Update As pointed out by commenter Peter Rickwood, the Australian government will match our contributions dollar for dollar. And all Australian donations are tax deductible. So, for someone lucky enough to be in the top tax bracket, you can give $4 worth of help for every $1 of post-tax income you forgo. A dollar a day is all it takes to feed a hungry child, so $100 of consumption forgone is enough to feed a child for a year. You don’t get an offer like that every day! It’s such a good deal, I’ve put some money in to start the ball rolling. End update
… to everyone who sponsored my half-marathon run for the Queensland Cancer Council, which raised over $3000. My race performance was ordinary, but the generosity of my readers, on this and previous occasions, has been extraordinary.
I’ll be taking down the banner ad shortly. I’ve tried to thank all those who gave money, but some were anonymous, and my disorganisation is such that I’ve surely missed others. So, thanks again for a great effort.
Tomorrow is the day for the Brisbane Running Festival, and my wonderful readers have donated $3020 to the Queensland Cancer Council. My preparation hasn’t been all it could be, but I’ve had a big boost from the support I’ve received during #quiggingate controversy with News Limited and others. So, I’m going to do my best to meet the original target, which was to do a minute under 2 hours for each $1000 raised, that is, a time of 1:57. I hope to stay with the two hour pace runner for the first half, then, lungs and legs permitting, make my big break. How likely it is that this will actually work, I don’t know, but I’ll report back tomorrow.
Update Haven’t got final results, but failed to break 2 hours. I was a little behind the pace at 18km, but planning a big burst. Instead, I tripped over an uneven bit of footpath (I’m starting to think someone is out to get me this week!) and went face first into the pavement (photos coming). That took away a lot of energy and it was all I could do to jog to the finish line. If the race time was a bit disappointing, the good news is that our collective fundraising effort for the Queensland Cancer Council was the second best overall , with $3020. That’s a marvellous effort, of far more value than a few minutes more or less taken to finish 21.1km.
Not exactly, but Paul Krugman, writing in his NY Times blog, has backed me up in my latest stoush with the Murdoch Press, as has Brad DeLong. As Paul says, this kind of attack is a badge of honour.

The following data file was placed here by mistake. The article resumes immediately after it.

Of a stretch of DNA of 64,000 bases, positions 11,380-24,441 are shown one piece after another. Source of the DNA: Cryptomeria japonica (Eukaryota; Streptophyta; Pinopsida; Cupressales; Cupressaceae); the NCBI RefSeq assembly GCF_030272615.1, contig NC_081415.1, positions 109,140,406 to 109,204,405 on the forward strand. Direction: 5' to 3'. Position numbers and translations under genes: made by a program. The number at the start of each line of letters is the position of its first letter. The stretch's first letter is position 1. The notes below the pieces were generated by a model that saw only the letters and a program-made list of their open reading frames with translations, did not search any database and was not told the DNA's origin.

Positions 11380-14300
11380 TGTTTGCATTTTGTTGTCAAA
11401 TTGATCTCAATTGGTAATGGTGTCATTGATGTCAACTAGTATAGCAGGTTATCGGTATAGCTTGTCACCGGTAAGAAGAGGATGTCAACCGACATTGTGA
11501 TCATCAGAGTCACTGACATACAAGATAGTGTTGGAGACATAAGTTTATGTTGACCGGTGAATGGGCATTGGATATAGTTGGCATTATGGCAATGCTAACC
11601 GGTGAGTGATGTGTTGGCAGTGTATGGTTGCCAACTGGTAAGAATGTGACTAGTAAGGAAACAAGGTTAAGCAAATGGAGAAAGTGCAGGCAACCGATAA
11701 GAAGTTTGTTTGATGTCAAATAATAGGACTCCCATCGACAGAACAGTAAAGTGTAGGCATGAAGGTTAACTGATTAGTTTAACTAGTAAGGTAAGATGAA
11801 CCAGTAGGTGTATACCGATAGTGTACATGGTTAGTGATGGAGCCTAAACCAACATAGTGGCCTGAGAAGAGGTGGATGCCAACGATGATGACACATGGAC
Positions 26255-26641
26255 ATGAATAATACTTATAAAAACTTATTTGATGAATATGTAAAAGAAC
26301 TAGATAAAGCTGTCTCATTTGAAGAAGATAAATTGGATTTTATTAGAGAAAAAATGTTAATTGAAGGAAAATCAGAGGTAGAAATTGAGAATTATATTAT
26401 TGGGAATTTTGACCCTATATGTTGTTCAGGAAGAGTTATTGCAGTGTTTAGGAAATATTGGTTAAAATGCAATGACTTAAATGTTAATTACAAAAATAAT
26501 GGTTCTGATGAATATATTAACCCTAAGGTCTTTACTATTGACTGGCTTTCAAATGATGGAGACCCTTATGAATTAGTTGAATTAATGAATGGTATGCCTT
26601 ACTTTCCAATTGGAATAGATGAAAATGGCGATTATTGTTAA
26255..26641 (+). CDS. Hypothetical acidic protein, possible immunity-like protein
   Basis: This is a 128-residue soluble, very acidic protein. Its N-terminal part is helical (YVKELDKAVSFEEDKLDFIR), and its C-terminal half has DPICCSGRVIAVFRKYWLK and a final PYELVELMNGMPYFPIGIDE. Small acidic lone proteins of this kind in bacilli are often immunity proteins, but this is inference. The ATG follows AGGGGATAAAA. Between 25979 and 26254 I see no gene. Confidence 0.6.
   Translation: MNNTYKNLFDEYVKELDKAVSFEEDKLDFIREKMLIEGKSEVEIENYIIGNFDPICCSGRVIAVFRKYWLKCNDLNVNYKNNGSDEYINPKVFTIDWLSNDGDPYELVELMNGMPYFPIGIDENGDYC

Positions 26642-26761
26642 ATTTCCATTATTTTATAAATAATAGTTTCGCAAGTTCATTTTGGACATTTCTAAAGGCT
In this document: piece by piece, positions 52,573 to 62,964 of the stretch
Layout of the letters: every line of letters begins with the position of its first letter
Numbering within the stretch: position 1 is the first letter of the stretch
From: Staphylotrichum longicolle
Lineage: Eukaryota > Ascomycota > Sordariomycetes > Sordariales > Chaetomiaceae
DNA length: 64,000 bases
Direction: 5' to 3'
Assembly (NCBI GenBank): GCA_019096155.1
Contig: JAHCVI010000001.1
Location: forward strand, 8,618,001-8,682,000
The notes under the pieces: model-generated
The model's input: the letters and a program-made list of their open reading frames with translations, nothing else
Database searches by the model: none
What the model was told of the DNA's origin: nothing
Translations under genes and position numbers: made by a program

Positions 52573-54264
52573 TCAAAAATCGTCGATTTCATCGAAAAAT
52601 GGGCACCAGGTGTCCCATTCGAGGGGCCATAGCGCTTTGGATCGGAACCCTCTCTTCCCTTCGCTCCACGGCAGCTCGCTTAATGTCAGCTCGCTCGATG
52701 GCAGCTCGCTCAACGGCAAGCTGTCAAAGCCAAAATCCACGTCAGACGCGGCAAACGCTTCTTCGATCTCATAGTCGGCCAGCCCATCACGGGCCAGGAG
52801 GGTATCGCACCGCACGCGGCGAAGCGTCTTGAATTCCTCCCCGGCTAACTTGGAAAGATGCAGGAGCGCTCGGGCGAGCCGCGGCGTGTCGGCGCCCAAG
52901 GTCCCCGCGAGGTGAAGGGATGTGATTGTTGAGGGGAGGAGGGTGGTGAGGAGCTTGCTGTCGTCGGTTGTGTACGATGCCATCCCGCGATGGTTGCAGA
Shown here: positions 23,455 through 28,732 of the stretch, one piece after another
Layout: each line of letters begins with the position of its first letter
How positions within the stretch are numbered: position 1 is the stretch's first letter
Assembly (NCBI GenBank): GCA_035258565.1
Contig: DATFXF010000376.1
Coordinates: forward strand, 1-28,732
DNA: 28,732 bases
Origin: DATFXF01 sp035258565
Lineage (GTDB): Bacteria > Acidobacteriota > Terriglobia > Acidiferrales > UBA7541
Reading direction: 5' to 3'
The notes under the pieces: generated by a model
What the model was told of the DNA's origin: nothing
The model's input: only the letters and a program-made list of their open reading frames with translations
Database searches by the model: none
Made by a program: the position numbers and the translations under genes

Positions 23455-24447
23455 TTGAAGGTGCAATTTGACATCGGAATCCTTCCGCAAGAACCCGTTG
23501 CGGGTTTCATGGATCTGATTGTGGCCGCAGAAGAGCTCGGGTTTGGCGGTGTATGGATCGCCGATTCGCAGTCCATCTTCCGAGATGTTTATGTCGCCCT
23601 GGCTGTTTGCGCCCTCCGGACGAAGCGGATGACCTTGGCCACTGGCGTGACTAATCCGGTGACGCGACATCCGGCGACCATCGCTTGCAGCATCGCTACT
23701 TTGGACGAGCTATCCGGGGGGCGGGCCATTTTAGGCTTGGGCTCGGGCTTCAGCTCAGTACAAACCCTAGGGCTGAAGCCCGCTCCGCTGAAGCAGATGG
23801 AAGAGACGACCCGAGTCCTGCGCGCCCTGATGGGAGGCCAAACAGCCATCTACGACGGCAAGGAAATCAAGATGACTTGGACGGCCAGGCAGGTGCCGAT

The Brisbane Running Festival is on Sunday, and I’ll be attempting the half-marathon. Thanks to the generosity of readers here, we’ve raised $2320 for the Queensland Cancer Council. It would be a great encouragement to me to get the total up to $2500 or even $3000.
As I mentioned a while back, my preparation has been disrupted, so I’m not confident of breaking the two-hour mark as I originally planned – my original funding gimmick was a minute below that mark for every $1000 raised. But I will be trying hard to run the entire race, and do the best I can as regards time.
I’ve tried to thank all the donors individually, but I’ll offer a collective thanks to you all now, in case I missed anybody
As usual on such occasions, I haven’t had much to say about the horrific events in Norway. It’s generally better, in such circumstances, to pause for reflection, and certainly some who rushed to judgement have gone badly wrong in doing so, here as on previous occasions. This is not the time for judgement, but that time will come.
My training for the half-marathon has been badly disrupted by illness, so I really need some encouragement. Click on the link to the left and put some money in to the Queensland Cancer Council. I’m going to a conference now, which is going to disrupt things further, but I’ll commit to putting in 20km on the treadmill while I’m away if you guys can bring the total donations up to $2500 by Sunday.
I’m still going to do my best to beat two hours, but it’s looking quite a bit harder now
We academics love nothing better than to give each other awards. The Australian Conference of Economists is being held in Canberra this week, and the big social event was the conference dinner on Monday night, where blogger-economists were (as usual) well represented when the gongs were handed out. The “Best Young Economist” award (it says something about the pace of academic life that “Young” = “under 40”) previously won by econbloggers Joshua Gans and Paul Frijters, went this time to Andrew Leigh, who left ANU last year to become MP for Fraser in the ACT. Academia’s loss will be the nation’s gain if Andrew gets to exert some influence over public policy.
I also scored, being chosen for the Distinguished Fellow Award. Looking at the list of previous recipients, it’s a big honour to join them and I’m very grateful to my colleagues in the profession, especially since I’ve argued pretty vigorously with most of them at one time or another. The economics profession has its problems (as I argued in Zombie Economics, we haven’t been too good at learning the lessons of the Global Financial Crisis), but all things considered, it has been a force for good in Australian public policy debates.